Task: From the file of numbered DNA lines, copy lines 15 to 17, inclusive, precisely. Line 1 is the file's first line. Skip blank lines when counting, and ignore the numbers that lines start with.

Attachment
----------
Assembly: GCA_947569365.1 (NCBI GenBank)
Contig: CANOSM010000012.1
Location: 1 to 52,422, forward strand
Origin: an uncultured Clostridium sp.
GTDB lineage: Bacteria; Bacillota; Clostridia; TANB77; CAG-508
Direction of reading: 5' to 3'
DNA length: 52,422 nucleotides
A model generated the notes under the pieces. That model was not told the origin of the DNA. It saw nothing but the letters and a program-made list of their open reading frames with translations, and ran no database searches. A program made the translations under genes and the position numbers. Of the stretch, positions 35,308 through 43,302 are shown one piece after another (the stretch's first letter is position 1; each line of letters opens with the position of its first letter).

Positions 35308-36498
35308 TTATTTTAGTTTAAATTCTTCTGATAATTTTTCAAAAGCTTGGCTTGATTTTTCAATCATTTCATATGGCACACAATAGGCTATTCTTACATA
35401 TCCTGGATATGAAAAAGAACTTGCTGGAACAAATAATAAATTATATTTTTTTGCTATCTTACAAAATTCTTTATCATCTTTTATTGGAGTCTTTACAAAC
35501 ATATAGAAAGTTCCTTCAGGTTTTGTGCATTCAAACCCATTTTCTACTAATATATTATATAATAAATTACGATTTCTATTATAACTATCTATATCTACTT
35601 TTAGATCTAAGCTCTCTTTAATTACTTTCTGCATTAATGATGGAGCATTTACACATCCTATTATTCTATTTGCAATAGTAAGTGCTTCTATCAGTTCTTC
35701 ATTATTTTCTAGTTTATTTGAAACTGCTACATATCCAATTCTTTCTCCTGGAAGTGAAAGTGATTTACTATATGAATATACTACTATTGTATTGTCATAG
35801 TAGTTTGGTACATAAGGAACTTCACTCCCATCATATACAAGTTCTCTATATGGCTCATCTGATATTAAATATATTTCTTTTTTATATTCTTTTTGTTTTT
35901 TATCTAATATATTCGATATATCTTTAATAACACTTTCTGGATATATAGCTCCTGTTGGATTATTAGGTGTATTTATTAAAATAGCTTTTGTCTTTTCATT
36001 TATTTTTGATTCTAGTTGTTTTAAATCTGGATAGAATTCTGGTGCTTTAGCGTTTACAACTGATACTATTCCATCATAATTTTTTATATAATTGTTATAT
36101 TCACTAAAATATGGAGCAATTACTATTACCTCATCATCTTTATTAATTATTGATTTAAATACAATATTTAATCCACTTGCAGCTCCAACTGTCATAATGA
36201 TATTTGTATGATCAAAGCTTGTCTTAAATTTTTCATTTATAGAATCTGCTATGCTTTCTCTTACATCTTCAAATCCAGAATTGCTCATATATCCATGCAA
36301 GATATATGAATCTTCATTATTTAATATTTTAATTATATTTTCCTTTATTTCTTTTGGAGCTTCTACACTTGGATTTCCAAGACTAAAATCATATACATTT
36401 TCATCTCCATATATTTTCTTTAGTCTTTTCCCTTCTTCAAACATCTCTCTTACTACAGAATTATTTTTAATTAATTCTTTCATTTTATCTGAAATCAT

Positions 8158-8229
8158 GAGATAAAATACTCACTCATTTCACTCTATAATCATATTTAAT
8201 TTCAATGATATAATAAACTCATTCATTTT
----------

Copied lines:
35801 TAGTTTGGTACATAAGGAACTTCACTCCCATCATATACAAGTTCTCTATATGGCTCATCTGATATTAAATATATTTCTTTTTTATATTCTTTTTGTTTTT
35901 TATCTAATATATTCGATATATCTTTAATAACACTTTCTGGATATATAGCTCCTGTTGGATTATTAGGTGTATTTATTAAAATAGCTTTTGTCTTTTCATT
36001 TATTTTTGATTCTAGTTGTTTTAAATCTGGATAGAATTCTGGTGCTTTAGCGTTTACAACTGATACTATTCCATCATAATTTTTTATATAATTGTTATAT